Decou House ~ St. Catharines, Ontario
Posted by: DyverDown
N 43° 06.466 W 079° 15.014
17T E 642372 N 4774268
Quick Description: Located along thr North side of Decew Road, just west of Merrisville Highway in St Catharines, Ontario. There is a small parking lot 50m away from the remains of the building, which is very visible from the roadway itself.
Location: Ontario, Canada
Date Posted: 1/25/2009 4:02:31 PM
Waymark Code: WM5NCP
Decou house where Laura Secord walked to in order to warm of the American Invasion plans.
The plaque reads:
DeCou served as a captain of the militia in the War of 1812. He was taken prisoner during the capture of Niagara and Fort George on May 27, 1813. During the same year; the tide of battle turned against the British who were forced to retreat to Burlington Heights, Hamilton, leaving only a small force at the John DeCou stone house under Lieutenant James Firzgibbon.
On June 23 that year, in the Village of Queenston, Laura Secord, wife of James Secord, heard American soldiers, billeted in her home, discussing plans to overpower Fitzgibbon's party. She took counsel with her husband, who was ill at the time, and they decided that she should make the perilous 32 km (20 mile) journey on foot to warn Fitzgibbon.
Unaware that she was embarking on such a famous trek, she stole quietly away from the house, reaching St. David's by sunrise on the following morning where she was joined by a niece, Elizabeth Secord. To avoid American patrols, the two women followed an old Indian trail from St. David's to Shipman's Corners (now the intersection of St. Paul and Ontario Streets in St. Catharines).
From this point the Canadian heroine hurried on alone to the DeCou House. Acting on her warning, Fitzgibbon and his men, with their Indian allies, captured the entire American force, with its Commanding Officer; Lieut. Col. Charles C. Boerstler, by bold strategy. That action, now known as "The Fight in the Beech Woods," was an important turning point in the war. Thus did Laura Secord and the stone house of John DeCou take their places in the bright pages of history.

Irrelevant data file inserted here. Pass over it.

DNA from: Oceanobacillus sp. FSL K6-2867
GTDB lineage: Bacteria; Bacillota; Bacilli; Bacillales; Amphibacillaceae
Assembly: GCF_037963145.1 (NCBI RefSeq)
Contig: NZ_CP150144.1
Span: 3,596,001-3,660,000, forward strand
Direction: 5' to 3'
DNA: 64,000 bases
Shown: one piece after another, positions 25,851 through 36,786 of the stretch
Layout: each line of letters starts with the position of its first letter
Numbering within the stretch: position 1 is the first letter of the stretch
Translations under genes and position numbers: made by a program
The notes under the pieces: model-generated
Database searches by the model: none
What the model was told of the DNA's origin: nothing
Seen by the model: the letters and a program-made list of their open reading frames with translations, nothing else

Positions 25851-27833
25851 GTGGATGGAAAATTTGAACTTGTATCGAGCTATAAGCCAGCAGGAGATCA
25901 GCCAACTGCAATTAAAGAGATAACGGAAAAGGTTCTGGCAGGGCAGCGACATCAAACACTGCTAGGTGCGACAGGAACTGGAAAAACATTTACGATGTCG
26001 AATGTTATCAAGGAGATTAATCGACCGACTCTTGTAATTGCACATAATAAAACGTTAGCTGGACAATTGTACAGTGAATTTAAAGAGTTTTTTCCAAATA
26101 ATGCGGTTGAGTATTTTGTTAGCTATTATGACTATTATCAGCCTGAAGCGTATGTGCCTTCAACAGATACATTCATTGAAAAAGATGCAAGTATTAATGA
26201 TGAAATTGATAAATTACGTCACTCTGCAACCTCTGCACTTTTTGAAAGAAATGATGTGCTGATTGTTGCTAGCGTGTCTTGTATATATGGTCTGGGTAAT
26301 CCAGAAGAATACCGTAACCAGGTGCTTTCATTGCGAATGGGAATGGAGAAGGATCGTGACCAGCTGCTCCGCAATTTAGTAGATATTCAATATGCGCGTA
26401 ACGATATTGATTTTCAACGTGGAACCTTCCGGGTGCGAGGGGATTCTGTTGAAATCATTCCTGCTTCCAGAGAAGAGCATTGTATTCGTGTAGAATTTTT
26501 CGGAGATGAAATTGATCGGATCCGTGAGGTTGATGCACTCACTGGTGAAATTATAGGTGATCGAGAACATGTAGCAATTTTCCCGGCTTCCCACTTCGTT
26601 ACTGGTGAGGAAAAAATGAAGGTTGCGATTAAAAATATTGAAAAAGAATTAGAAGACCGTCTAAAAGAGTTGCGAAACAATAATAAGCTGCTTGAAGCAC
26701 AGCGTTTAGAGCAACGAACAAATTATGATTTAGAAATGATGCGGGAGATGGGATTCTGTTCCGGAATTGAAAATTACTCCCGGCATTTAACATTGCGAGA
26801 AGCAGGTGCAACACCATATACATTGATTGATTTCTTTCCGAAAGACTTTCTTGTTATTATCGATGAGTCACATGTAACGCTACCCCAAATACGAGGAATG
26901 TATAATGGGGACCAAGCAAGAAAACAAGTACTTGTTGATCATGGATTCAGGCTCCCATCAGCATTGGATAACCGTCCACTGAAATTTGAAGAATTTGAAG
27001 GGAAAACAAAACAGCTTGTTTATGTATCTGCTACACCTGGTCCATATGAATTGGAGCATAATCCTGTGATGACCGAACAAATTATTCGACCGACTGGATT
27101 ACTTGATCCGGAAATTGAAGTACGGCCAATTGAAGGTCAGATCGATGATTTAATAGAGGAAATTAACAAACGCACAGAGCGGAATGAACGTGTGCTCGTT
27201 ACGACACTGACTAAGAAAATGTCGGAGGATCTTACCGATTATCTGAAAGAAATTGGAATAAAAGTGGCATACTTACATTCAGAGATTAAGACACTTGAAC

DeCou escaped in 1814, participating in the Battle of Lundy's Lane. After the war, he restored and developed this property, and the area became known as the Hamlet of Decew Town (now DeCew Falls). He advocated and became a director of the First Welland Canal. When the route was changed leaving the mills without water power, he became an opponent of the scheme. He sold his house in 1834. He died in 1855 at DeCewsville in Haldimand County, the second community of which he was the founder.
The DeCew stone house was occupied by David Griffiths and his descendants until 1942 when it, with the surrounding property, was acquired by the Hydro-Electric Power Commission of Ontario for the extension of the DeCew Falls generating station.
In 1950, while unoccupied, it was destroyed by fire. In view of its intimate association with Canadian history, steps were taken to preserve the remains of the house.
A flagstone floor was built and the existing Queenston limestone walls, 66 cm (26 in) thick, were left intact to the height of the ground floor window sills. Grounds around the house were landscaped and new stone piers were erected at the two driveway entrances.
A large bronze plaque, recording the interesting history of the old house, was set into a cairn-like structure, forming part of the back wall of the venerable structure.
On October 13,1953, the property was officially declared an historic site by the Hon. Leslie M. Frost, Prime Minister of Ontario. Participating in the ceremony along with Premier Frost was former Hydro-Electric Power Commission of Ontario Chairman Robert H. Saunders who said the preservation of the DeCou House by the Commission was in keeping with its policy of restoring and maintaining historic landmarks situated on the properties, as a tribute to the pioneers who laid the foundations of the nation.
Date Erected/Dedicated: c.1809
Who put it there? Private/Government?: JOHN DECOU
St Catharines, Niagara Canada
Website (related) if available: [Web Link]
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Hours or Restrictions if Appropiate: Not listed
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